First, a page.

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Earthquake Affected Relief And Rehabilitation Services (EARRS) - Ahmedabad Documentation February 22

The Earth Moved: The Earthquake and Its Impact on Society in Saurashtra, Gujarat
by Arun Vinayak
Arun Vinayak is associated with Asha Kendra, Puntamba, Maharashtra

Way down upon the Sawney (Machchi) river,
far from the old folks at home,
all the world sad and weary
everywhere I roam!.
runs a traditional African song.
EARSS Updates
The Impulsive Beginnings

MALIYA MIYANA - The Unfocussed Destruction

Minorities and Dalits Neglected In Relief

Medical Services in Full Swing in Quake Hit Areas

Are Women Counted in Gujarat Society?

Proofs of Residence, Like Ration Cards Not Possessed

Profile of a Quake Hit Village: Beghasar

Entering Beghasar

26th January 2001: The blackest Friday in India in 50 years. The nation from Delhi to the smallest village in the remotest hills was celebrating the completion of the 50 years of the Republic. But even as the Tricolour was being hoisted, the earth shook in Peninsular India's West Coast. It opened its jaws like a hungry shark and swallowed whatever came in its way, human beings and homes, or laid them flat.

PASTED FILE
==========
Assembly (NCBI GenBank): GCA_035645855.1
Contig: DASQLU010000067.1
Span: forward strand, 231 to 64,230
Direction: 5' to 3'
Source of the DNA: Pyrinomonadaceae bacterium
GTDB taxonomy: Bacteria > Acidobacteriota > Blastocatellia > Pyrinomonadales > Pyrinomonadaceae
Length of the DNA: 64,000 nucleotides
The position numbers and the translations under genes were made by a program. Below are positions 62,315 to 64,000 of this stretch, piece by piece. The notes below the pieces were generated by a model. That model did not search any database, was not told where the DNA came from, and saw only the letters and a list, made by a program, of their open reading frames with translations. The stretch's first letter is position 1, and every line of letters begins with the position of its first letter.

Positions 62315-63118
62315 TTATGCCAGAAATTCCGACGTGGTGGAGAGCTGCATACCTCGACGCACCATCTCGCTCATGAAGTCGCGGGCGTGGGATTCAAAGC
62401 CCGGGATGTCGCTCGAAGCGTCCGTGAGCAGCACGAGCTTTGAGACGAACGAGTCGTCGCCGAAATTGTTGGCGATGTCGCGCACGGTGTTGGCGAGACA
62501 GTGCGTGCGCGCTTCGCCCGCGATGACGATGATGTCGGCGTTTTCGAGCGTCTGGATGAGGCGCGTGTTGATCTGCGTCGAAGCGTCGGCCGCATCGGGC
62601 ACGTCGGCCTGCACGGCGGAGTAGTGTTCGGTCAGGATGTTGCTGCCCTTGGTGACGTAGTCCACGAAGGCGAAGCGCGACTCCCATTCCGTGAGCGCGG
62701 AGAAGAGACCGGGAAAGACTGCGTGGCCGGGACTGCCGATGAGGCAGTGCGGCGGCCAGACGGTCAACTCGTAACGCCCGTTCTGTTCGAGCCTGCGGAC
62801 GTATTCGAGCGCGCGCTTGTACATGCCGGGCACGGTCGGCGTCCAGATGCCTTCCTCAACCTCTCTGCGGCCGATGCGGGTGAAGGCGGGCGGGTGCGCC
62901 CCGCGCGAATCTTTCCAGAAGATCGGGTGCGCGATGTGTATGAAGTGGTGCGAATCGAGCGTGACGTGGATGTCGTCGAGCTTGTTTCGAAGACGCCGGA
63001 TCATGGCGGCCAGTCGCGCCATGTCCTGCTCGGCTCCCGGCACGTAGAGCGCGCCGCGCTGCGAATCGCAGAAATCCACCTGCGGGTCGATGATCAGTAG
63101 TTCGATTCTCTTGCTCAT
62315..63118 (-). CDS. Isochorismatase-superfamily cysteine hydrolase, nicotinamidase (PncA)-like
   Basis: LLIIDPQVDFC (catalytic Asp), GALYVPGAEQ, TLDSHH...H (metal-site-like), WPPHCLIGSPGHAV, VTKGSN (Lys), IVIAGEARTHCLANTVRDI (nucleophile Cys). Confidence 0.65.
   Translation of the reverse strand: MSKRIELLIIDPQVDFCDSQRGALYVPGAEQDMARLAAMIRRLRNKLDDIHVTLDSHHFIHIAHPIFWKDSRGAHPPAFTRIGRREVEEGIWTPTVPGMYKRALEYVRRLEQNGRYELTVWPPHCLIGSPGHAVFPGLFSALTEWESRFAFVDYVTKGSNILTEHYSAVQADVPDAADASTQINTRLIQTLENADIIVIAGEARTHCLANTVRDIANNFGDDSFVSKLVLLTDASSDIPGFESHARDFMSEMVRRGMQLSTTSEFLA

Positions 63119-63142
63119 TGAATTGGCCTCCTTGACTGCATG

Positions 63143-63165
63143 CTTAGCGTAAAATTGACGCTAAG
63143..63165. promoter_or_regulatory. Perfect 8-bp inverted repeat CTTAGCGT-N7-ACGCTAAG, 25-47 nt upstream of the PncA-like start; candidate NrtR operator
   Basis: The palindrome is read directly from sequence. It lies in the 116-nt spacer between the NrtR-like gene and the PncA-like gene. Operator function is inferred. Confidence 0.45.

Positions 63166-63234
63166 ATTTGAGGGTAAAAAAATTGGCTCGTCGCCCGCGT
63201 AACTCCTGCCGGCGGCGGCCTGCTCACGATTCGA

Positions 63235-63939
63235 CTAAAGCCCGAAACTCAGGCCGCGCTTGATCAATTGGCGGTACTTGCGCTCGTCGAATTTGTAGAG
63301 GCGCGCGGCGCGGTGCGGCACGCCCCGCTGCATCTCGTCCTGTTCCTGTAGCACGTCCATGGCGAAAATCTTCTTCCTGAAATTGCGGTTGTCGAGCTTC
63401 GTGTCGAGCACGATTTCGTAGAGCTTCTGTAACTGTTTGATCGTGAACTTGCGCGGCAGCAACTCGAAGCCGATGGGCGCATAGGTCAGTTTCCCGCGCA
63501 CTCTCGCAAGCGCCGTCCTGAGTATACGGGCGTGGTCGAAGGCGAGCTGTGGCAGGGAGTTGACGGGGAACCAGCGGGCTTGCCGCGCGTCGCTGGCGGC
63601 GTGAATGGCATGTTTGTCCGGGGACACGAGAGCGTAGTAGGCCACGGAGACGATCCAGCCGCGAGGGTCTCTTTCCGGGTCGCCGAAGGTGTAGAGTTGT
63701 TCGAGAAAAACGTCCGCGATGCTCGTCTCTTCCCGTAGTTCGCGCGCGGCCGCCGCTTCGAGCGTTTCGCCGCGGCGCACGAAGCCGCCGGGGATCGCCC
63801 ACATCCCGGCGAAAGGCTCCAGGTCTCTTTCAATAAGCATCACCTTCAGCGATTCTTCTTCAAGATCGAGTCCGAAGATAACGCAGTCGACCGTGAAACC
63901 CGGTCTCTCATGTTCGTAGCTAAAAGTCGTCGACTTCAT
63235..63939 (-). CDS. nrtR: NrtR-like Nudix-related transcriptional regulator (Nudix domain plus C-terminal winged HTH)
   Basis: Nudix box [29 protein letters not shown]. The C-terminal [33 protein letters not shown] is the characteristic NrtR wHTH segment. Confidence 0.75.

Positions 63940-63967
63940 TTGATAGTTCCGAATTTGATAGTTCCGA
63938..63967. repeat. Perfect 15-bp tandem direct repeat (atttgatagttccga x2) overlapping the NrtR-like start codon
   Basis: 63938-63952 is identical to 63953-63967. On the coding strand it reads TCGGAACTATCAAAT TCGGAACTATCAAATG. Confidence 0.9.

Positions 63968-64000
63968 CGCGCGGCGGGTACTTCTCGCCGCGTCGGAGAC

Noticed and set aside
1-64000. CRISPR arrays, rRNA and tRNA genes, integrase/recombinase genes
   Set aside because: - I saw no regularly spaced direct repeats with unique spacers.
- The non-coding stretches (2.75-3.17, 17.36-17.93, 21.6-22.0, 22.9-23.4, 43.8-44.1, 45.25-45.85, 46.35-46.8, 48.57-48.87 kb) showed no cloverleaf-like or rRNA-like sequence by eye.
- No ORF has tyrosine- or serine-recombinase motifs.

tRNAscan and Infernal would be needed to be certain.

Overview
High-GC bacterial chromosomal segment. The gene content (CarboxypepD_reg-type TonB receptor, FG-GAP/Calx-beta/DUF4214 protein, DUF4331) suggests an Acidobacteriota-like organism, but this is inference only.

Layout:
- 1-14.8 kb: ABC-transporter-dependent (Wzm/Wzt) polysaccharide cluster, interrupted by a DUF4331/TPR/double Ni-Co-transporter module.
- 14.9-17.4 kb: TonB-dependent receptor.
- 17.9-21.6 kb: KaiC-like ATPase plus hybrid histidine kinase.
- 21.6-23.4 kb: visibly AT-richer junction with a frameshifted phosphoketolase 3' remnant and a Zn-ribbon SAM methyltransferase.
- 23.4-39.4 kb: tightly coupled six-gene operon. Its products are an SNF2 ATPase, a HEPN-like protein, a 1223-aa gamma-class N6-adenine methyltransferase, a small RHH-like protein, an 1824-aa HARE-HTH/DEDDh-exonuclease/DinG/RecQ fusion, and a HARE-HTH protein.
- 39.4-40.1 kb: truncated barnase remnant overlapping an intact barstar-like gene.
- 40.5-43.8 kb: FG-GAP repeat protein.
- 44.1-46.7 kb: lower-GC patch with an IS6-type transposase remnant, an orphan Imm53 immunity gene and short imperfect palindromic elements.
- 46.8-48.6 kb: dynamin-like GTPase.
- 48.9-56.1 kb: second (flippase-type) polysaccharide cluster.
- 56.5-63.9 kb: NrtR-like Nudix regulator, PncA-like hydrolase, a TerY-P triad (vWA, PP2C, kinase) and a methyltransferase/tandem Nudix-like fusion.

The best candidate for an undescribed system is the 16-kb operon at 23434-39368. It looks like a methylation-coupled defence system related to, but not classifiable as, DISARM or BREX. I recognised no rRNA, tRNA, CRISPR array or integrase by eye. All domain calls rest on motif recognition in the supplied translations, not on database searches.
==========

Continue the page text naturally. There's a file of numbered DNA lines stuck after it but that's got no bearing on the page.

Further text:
BHUJ in the Kutchch Region of Gujarat near the border between India and Pakistan with Bachao and Anjaar and other towns in it disappeared from the face of the earth. Whoever were at home in these towns lay buried and later rotted. Elsewhere, even in the remotest villages, the houses collapsed.

A revealing fact has been that even though the epicentre of the earthquake, the scale which has now been accepted as being 8 on the Richter scale, was at Bhuj, the destruction has been on the southern side from Bhuj. Gandhidham in Kutchch District, villages in Jamnagar District and villages in Maliya Miyana Taluka in Rajkot District in Saurashtra, bordering the Kutchch Region, were crushed as the earth waves moved,